Like mountain biking? There's a phone for that.
The need to stand away from the crowd, and improve margins, has smartphone makers moving into niche markets.
The Galaxy S4 was announced in March, and there’s a good chance you heard about it.
Samsung’s spring event, like Apple’s fall one, has turned into something like the State of the Union address. One day a year, everyone tunes in - even those who could normally care less - to get informed about the seminal issues of our time.
What you may not realize is that there are actually five Galaxy S4s.
There’s the standard 5-inch version, and there’s the 4.3-inch Mini.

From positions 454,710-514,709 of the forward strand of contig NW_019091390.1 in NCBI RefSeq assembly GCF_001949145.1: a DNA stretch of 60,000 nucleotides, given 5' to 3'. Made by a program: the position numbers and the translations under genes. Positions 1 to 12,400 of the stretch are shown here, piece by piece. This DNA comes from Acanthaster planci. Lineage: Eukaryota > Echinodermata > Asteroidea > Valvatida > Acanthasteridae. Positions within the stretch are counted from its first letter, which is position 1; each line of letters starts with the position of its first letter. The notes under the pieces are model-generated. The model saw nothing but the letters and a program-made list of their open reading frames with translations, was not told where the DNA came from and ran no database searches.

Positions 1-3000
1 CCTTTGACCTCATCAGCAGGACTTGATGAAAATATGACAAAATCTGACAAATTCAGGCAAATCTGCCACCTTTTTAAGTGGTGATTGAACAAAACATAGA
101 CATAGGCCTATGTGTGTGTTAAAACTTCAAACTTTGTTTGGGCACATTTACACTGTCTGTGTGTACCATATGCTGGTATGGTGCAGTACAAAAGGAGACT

The Galaxy S4 Mega is a pocket-stretching 6.3-inch phablet, while the Zoom is a camera phone with a beer gut.
Finally, there’s the Active, a water-resistant S4 that goes mountain biking on the weekends.
Samsung’s surprisingly complicated lineup reflects an increasingly complicated market. For years, the smartphone industry was a vanity race between rock-star handsets, namely Apple’s iPhone and the Galaxy line.
Today, however, even low-end devices offer handsome form factors, high-resolution screens, and advanced data connections.
In many cases, consumers no longer need the latest and greatest, and they’re settling for the cheapest. The industry is commoditizing, and this in turn is driving fragmentation.
To stand out from the pack, and prop up falling margins, manufacturers are turning to niche markets, where competitors are fewer and innovation might still get noticed.